“You know of course, that most people don't even think Arthur existed and if he didn't then this is just a wild goose chase,” Sally pointed out.
“Will you just listen?” Cutler replied. “If Capshaw was convinced, then for what he's prepared to pay us for succeeding, we at least ought to try.”
“Okay, boss man, we're all ears,” said Winston as he waited for Cutler to speak. “Go ahead and tell us again just how we're going to find King Arthur's Excalibur!”
Two weeks earlier Joe Cutler had sat waiting outside the office of Malcolm Capshaw. He'd responded to a phone call three days previously, inviting him to a discussion with the millionaire, one which might lead to his company making a large sum of money and enhance its professional reputation at the same time. Cutler had been unable to resist the invitation, even though Capshaw's secretary had been less than forthcoming about the nature of the job her boss had in mind for Cutler's team.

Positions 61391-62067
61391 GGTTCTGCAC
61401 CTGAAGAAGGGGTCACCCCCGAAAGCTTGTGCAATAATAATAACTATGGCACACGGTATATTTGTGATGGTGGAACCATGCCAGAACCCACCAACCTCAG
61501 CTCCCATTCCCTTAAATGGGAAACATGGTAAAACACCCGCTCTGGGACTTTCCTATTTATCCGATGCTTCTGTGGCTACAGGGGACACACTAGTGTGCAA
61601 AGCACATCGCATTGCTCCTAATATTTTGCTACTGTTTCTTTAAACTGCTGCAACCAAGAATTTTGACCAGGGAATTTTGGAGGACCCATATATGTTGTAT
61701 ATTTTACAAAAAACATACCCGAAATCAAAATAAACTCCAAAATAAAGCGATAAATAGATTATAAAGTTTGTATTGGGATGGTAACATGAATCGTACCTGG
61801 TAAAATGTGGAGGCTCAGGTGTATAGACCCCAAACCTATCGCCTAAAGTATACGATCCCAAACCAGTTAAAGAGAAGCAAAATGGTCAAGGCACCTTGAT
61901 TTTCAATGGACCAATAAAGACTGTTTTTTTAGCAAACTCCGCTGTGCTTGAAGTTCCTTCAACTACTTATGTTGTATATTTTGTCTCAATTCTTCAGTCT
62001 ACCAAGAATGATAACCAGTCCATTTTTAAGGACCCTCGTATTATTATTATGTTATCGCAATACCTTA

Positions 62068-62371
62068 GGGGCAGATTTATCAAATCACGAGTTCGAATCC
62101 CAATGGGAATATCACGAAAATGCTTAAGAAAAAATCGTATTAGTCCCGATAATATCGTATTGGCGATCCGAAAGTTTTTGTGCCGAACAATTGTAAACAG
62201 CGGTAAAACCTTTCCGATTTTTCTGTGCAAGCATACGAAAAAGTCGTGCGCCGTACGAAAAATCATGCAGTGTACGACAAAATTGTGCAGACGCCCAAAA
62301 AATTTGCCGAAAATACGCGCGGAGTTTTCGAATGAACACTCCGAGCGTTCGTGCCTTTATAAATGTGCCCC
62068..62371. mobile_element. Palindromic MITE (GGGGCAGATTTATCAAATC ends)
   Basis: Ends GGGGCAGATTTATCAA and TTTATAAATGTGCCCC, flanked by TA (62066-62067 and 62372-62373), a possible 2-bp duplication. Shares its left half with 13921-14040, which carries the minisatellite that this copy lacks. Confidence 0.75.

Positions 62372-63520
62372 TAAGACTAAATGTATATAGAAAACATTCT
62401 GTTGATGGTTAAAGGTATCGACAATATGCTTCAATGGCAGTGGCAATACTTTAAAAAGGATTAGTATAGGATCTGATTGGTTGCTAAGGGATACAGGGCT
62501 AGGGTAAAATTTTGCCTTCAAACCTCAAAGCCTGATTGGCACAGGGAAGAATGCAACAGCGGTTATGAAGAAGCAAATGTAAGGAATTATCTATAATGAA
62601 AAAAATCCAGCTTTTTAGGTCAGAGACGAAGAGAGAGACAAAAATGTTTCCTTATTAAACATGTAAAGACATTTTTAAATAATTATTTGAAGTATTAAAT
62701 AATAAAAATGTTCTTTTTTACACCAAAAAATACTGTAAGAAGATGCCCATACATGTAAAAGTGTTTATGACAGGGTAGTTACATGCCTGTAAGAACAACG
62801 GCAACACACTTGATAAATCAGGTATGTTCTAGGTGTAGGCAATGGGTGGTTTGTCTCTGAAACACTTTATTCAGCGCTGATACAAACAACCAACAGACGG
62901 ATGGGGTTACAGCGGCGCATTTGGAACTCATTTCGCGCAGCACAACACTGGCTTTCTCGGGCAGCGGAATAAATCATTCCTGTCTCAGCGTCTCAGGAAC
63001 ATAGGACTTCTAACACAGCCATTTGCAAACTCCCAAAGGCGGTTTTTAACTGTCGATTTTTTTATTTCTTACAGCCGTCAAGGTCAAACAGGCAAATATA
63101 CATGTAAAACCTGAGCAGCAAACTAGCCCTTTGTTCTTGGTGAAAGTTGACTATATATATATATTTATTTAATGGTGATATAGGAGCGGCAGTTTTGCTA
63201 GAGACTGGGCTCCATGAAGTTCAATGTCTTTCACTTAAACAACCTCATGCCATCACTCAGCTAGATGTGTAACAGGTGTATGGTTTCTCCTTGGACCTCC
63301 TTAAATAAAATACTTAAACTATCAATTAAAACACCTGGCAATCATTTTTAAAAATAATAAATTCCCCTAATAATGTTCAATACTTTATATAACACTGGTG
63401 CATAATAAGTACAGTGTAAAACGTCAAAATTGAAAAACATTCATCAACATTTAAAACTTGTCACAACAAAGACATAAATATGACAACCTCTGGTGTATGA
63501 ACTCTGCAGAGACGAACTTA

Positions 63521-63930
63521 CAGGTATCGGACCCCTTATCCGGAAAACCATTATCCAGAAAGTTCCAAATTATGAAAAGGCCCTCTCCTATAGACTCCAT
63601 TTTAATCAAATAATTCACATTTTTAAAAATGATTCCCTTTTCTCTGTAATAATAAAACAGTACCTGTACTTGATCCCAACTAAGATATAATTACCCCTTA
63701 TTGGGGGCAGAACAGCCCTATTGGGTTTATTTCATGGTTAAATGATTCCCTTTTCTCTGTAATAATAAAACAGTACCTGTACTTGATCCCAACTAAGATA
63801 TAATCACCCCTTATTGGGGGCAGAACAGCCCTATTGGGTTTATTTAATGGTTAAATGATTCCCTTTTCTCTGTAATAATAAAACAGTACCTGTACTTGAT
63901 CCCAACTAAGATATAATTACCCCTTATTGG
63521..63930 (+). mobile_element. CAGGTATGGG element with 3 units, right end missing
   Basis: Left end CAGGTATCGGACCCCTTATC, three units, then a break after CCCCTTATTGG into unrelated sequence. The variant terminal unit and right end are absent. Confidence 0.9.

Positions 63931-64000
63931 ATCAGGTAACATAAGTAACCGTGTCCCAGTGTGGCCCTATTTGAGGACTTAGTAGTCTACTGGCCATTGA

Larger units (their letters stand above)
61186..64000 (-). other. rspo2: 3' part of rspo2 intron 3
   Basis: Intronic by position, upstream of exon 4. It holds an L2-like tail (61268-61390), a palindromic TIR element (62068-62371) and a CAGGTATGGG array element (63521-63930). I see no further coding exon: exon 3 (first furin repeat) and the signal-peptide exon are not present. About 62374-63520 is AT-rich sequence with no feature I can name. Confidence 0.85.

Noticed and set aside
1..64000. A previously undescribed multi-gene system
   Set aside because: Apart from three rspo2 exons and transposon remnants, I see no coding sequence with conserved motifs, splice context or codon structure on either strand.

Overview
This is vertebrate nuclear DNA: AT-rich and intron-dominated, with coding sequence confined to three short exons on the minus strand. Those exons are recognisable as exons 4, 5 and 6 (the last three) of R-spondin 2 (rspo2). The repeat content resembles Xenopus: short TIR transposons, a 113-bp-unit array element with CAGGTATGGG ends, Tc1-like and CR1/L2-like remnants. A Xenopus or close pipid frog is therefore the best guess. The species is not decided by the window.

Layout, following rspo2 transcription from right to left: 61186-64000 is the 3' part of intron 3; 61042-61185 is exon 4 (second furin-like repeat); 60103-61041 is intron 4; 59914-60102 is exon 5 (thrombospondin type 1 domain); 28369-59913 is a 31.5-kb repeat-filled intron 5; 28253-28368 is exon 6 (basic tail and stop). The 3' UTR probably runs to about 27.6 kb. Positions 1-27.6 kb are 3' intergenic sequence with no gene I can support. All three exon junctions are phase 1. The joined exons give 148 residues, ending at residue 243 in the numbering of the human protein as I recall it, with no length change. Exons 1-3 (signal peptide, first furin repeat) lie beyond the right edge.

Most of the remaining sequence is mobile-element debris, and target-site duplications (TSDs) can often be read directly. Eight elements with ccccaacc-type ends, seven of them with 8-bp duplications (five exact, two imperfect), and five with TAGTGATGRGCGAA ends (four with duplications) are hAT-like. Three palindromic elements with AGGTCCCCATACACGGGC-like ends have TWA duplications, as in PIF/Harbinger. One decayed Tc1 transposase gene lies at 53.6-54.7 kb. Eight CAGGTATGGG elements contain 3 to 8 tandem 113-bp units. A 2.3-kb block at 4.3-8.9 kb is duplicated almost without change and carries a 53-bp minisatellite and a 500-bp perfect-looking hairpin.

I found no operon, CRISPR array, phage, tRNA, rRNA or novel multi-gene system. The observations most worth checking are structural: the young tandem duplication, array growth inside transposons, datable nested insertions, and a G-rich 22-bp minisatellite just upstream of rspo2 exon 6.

Now here he was, sitting on a leather sofa in a palatial office in Stratford-on-Avon, with Capshaw's secretary looking over her glasses at him as he fidgeted uncomfortably on the squeaky polished leather. She looked around thirty years old, dressed in a smart, dark blue business suit, her long dark hair tied back professionally. Her shoes were of the highly glossy patent variety and her make-up could have been applied by a professional at a beauty parlour. Cutler found himself wondering if she performed more than secretarial duties for her boss; she looked the type.
The telephone on her desk buzzed and she listened to her boss via an earpiece hidden discreetly behind her left ear.
“Yes, sir, he's here. Of course, Mr. Capshaw, I'll show him in now.”